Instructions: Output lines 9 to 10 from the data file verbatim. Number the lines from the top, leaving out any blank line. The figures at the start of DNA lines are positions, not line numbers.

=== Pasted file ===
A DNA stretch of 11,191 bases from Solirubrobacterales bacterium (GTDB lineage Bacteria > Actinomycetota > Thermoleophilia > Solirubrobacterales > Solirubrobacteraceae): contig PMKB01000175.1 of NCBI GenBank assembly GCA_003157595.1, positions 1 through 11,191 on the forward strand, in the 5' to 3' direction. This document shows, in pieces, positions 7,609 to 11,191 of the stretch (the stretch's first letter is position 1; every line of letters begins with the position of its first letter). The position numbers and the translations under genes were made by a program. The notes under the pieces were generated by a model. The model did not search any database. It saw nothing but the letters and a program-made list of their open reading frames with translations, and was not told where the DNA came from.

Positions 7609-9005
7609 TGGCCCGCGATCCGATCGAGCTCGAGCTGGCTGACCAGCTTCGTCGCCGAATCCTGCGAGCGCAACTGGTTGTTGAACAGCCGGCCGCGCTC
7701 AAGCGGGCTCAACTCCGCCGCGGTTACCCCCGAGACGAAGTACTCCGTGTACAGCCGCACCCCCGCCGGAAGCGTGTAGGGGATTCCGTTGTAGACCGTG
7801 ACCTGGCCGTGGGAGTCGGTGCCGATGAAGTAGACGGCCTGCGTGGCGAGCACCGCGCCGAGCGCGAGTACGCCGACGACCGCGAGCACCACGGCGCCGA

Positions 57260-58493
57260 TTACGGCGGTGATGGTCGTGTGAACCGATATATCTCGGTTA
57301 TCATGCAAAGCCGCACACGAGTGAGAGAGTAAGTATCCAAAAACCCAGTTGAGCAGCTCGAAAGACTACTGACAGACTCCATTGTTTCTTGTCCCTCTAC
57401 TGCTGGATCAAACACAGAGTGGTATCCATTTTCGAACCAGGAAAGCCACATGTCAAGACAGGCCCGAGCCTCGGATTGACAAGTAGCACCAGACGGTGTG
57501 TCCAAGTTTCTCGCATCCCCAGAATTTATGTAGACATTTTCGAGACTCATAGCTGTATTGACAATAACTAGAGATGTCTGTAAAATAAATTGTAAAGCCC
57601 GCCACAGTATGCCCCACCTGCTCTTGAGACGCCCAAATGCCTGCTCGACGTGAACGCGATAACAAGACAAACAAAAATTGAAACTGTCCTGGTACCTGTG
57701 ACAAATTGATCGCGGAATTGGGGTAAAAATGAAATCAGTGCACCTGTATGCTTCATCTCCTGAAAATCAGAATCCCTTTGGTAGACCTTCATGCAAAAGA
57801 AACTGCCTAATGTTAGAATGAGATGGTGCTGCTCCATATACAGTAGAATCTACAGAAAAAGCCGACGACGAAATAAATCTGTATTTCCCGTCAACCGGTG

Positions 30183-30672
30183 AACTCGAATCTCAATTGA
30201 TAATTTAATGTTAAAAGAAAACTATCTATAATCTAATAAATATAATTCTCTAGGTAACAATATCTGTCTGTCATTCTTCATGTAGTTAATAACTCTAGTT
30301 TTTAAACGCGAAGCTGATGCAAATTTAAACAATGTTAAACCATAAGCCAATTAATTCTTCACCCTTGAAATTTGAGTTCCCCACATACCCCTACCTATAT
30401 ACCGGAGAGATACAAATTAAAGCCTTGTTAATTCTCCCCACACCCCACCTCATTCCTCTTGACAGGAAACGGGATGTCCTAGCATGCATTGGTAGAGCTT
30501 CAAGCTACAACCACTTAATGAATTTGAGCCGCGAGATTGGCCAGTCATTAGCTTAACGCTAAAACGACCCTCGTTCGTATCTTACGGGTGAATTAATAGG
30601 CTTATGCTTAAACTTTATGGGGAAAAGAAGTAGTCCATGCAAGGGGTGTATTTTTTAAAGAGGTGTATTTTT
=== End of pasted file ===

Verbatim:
57401 TGCTGGATCAAACACAGAGTGGTATCCATTTTCGAACCAGGAAAGCCACATGTCAAGACAGGCCCGAGCCTCGGATTGACAAGTAGCACCAGACGGTGTG
57501 TCCAAGTTTCTCGCATCCCCAGAATTTATGTAGACATTTTCGAGACTCATAGCTGTATTGACAATAACTAGAGATGTCTGTAAAATAAATTGTAAAGCCC